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Friday, Oct. 19, 2012

Transport, postal reform ministers visit Yasukuni Shrine for fall festival


Staff writer

A group of 67 Diet members across party lines, including two Cabinet ministers, visited Yasukuni Shrine for the annual fall festival Thursday, a move expected to further aggravate Japan's territorial disputes with China and South Korea.

Prime Minister Yoshihiko Noda has asked his Cabinet members to refrain from making visits to the Tokyo shrine in an official capacity, as it honors the nation's war dead, as well as Class-A war criminals, and is seen by other parts of Asia as symbolic of Japan's past military aggression.

Transport minister Yuichiro Hata and postal reform minister Mikio Shimoji both participated in Thursday's group visit, but insisted afterward they had gone to the shrine purely in a private capacity.

"I made a regular, private visit . . . to firmly think about world peace," said Hata, who also went to the shrine Aug. 15. "It was a personal visit and I pray that it will not have any affect" on already strained bilateral ties with Beijing, over the Senkaku Islands, and Seoul over the Takeshima islets.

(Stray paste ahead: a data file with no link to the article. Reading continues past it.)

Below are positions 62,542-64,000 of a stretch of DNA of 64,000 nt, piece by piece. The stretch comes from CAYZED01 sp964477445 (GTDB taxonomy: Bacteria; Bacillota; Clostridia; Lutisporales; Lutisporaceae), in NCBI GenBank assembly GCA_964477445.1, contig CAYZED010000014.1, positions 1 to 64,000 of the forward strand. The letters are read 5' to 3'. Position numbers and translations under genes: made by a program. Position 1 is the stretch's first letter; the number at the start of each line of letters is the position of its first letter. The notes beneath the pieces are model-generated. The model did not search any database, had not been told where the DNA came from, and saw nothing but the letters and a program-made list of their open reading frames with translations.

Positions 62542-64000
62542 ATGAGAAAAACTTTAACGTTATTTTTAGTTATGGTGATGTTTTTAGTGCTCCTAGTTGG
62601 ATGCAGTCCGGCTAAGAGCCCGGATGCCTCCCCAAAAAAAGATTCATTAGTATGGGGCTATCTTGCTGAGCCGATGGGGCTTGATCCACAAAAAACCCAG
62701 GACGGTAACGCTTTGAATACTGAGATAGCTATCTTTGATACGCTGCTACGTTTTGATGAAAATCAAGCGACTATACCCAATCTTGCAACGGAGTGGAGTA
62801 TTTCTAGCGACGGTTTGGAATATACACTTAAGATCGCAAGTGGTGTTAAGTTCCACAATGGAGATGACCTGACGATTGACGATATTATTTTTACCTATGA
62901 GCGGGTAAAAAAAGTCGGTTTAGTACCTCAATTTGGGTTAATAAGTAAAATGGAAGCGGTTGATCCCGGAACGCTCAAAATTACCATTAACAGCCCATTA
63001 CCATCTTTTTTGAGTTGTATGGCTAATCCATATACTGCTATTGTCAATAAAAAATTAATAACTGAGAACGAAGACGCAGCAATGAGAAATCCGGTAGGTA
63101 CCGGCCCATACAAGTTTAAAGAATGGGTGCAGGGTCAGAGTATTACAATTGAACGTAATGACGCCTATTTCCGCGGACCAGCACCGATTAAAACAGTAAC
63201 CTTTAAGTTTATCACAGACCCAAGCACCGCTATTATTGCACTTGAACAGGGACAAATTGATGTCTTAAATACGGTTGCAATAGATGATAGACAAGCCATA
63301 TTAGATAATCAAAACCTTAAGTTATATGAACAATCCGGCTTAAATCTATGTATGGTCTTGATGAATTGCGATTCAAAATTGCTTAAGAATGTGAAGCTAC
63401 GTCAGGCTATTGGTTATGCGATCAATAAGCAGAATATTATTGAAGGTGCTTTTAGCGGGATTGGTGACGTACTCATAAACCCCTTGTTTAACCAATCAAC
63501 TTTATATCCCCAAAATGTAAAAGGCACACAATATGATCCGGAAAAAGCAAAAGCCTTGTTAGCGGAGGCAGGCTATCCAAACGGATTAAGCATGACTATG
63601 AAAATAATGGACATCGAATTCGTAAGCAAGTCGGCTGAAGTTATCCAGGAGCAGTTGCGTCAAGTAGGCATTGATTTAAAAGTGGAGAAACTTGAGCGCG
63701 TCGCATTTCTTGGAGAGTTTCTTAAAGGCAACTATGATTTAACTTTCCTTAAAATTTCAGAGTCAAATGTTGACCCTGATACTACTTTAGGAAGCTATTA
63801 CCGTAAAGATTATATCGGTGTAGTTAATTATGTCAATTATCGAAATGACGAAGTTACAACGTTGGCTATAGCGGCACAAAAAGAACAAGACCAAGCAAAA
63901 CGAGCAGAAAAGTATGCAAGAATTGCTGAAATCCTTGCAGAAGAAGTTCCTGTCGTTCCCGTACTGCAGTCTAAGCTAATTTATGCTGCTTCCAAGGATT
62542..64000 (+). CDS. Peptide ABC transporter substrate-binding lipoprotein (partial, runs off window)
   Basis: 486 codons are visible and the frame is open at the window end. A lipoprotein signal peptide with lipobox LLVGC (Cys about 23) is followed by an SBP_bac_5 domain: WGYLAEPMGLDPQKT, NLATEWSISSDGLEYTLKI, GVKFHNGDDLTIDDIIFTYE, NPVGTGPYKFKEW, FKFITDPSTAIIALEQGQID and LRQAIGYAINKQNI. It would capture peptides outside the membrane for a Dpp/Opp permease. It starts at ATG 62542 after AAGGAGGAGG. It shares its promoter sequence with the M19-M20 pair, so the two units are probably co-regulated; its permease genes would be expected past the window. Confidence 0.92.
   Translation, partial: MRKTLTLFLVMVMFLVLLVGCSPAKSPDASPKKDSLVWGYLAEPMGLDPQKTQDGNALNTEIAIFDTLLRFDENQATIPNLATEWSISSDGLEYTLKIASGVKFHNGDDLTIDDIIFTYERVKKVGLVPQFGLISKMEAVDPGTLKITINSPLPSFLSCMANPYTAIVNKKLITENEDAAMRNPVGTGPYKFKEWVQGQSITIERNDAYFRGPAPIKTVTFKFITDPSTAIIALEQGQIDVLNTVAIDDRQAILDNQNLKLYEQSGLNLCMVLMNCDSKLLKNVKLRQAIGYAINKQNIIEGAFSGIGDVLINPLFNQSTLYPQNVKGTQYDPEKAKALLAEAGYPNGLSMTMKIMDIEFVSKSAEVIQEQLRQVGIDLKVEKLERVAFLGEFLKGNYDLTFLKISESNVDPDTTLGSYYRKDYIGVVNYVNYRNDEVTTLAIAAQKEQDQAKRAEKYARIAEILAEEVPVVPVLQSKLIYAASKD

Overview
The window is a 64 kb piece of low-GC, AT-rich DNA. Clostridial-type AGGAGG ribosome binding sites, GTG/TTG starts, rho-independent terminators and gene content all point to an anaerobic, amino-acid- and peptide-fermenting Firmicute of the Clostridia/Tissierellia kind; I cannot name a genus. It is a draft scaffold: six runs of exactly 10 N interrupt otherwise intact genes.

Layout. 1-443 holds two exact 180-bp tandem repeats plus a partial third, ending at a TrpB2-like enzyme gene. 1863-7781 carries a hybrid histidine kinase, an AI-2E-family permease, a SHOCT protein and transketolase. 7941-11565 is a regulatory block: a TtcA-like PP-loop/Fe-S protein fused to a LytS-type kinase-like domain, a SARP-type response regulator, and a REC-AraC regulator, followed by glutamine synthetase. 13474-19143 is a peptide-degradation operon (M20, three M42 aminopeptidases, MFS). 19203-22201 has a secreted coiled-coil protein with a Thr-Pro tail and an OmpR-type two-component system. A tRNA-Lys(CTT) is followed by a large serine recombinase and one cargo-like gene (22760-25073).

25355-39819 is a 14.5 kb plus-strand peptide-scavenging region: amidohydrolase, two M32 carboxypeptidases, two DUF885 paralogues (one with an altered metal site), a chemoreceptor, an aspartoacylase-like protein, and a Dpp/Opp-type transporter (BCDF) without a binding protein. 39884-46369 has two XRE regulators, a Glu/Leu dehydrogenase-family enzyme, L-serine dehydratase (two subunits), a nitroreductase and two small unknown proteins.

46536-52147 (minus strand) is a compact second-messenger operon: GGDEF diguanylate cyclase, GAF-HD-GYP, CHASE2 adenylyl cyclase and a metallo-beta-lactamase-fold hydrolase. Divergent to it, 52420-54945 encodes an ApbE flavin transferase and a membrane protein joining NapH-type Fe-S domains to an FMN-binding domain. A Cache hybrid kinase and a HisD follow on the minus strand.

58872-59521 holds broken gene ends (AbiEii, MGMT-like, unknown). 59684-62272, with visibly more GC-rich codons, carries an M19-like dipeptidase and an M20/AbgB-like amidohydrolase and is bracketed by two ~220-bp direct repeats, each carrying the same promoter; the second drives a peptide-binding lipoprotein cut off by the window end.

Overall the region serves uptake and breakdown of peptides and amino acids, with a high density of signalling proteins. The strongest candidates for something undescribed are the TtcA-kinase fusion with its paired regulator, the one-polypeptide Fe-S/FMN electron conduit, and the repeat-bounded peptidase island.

Shimoji, also secretary general of Kokumin Shinto (People's New Party), the ruling Democratic Party of Japan's junior coalition partner, brushed aside concern that his visit could further stoke China and South Korea's anger.

"I paid a visit with my heartfelt emotion for peace for Japan and I would like to carry that in my heart as a politician. I don't think that my visit to the shrine is going to cause a major diplomatic problem," Shimoji told reporters afterward.

Hata and Shimoji's move followed on the heels of Liberal Democratic Party chief Shinzo Abe's visit to Yasukuni the day before, and both China and South Korea have already voiced their dissatisfaction.

Chief Cabinet Secretary Osamu Fujimura said the government has no say in how Cabinet ministers conduct themselves in private.

"I know that Hata and Shimoji visited Yasukuni Shrine today as private individuals. . . . The government should not pry into each person's freedom of religion," Fujimura said.

Other participants in the Diet group included Takashi Morita, a parliamentary secretary of the internal affairs ministry, Shunsuke Amiya, a parliamentary secretary of the Finance Ministry, and LDP heavyweights, including ex-Prime Minister Yoshiro Mori.

The nonpartisan group pays visits to the shrine's spring and fall festivals yearly, as well as on Aug. 15, the day Japan surrendered.



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